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For many years, people leaving jobs to become self-employed were advised to instead set up one-man companies to provide their services.
One reason for this might be the security offered by limited liability, but in many cases the use of a ‘personal service company’ was to create the opportunity for some quite substantial savings, particularly of national insurance contributions (NICs).
Consider James and Robert, who have for many years worked as managers in a local professional business.
They have, until now, each been paid a salary of £75,000 a year. In 2018/19, each would pay income tax of £18,360 and primary class 1 NICs of £5,127.52.
In addition, their employer would pay secondary class 1 NICs of £9,187.49 x 2 = £18,374.98. So, at a cost to his employer of £84,187.49, James would receive £51,512.48 net. Likewise Robert.
James and Robert decide to become self-employed. James finds office accommodation and begins to build up his own client base.
Robert instead arranges to work for different firms – say mornings for one and afternoons for a second.
In the first case, there is little doubt that James’s change to self-employment would be genuine, but in the second there is a strong case for saying that rather than having become self-employed, Robert in reality has two jobs, and PAYE tax and NICs (both primary and secondary) are payable.
The rules for people like James and Robert have existed for many years, and you can read more about them on our guide ‘Employed or self employed?’ As you will see, the tests for deciding whether someone is accepted as self-employed for tax purposes are a little vague, but if Robert in reality has what amount to two part-time jobs, the mechanics exist for him to be classified as an employee of the two firms he works with, and for PAYE to be operated accordingly. The effect of all this is for extra costs, in the form of primary and secondary class 1 NICs to be payable by Robert and his employers.
A possible solution
To avoid this, Robert could in the past have set up a limited company, and contracted for the company to provide his services to the 2 customers. Robert would then have been both the owner of, and an employee of, his own personal service company.
He could then choose to take part of his remuneration in the form of dividends – with scope for a substantial increase in his income.
Assume that Robert’s company has profits, before Robert takes any salary or dividends, of £84,187.49, and that he takes £8,424 in salary and the balance of the profits, after tax, in the form of dividends.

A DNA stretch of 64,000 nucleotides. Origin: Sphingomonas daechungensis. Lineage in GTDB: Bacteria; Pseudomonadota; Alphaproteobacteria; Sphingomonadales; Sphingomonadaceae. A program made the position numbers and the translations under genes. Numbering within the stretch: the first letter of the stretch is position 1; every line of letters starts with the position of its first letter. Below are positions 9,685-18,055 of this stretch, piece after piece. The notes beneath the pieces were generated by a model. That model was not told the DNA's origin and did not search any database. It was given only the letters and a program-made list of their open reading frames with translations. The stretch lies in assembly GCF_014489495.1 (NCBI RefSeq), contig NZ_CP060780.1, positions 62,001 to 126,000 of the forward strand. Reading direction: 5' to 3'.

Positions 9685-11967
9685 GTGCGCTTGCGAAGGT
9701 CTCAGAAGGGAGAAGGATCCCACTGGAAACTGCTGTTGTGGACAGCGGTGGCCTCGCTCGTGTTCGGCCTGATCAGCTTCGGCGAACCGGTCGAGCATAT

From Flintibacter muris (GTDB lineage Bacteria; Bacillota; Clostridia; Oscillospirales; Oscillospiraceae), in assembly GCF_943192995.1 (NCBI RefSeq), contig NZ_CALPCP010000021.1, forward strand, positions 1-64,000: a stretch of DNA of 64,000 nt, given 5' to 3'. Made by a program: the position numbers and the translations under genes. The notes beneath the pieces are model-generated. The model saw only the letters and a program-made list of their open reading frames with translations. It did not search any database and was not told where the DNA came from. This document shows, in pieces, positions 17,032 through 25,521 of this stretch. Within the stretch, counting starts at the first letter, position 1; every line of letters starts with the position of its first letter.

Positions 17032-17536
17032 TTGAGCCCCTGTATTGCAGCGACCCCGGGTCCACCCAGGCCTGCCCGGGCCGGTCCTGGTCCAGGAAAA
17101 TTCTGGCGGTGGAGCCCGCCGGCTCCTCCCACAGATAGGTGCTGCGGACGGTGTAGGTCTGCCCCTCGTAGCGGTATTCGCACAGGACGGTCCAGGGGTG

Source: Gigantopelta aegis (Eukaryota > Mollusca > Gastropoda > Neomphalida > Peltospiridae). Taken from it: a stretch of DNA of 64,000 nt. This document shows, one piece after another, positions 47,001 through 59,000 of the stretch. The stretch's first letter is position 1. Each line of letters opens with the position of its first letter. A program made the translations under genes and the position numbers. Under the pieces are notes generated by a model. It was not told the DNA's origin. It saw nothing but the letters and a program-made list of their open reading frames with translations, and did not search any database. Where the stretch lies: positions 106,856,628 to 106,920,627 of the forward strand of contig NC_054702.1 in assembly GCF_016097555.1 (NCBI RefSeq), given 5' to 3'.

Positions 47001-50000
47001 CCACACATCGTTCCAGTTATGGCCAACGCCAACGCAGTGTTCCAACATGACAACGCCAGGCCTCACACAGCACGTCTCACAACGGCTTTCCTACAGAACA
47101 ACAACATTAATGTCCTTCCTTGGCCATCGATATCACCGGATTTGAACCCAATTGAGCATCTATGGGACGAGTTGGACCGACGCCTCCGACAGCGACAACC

First, we need to consider the company’s tax position – the company will have to pay Robert his salary but there are no NICs due as Robert is not paid in excess of the threshold.
The remaining profit will be charged to corporation tax – amounting to £14,395.06. On this basis, Robert can take net dividends of £61,368.43 – plus, of course, his salary of £8,424.
Robert’s tax position for 2018/19 would be:
|Gross income (say)||£69,792.43|
|Dividend allowance @ 0% on||£2,000|
|Dividend tax @ 7.5% on||£32,500.00|
|Dividend tax @ 32.5% on||£23,442.43||Compared with||£51,524.48|
|A saving for Robert of||£8,211.66|
The aim of the IR35 legislation is to stop people who, if they were claiming to be self-employed would in fact be re-classified as employees with all the consequences for primary and secondary class 1 NICs, using an intermediary. This intermediary is in the form of a personal service company or a partnership to obtain a tax advantage over other workers.
IR35 achieves this by forcing the company to operate PAYE in respect of an amount of notional remuneration, being basically the difference between the company’s profit on work caught by the IR35 rules and the remuneration drawn by the owner-director in respect of that work. For more details, and an example of the calculation of notional remuneration, see our separate guide on personal service companies.
Of course, on the facts, James will not be caught by the IR35 rules, and could set up a limited company through which he can operate his business. For more details on the pros and cons of running your business through a limited company, see ‘Should You Form a Limited Company?’.
Operating his business through a limited company could save James just under £2,000 compared with operating as a self-employed sole practitioner.
|Self-employed profit||£84,187.49||Gross income||£84,187.49|
|Class 2 NICs||£153.40|
|Tax at 20% on £34,500||£6,900|
|Tax at 40% on £37,837.49||£15,135||Class 4 NICs||£4,170.09|
|Class 2 NICs||£153.40|
|Compared with (as above)||£59,736.14|
|Class 4 NICs||£4,170.09|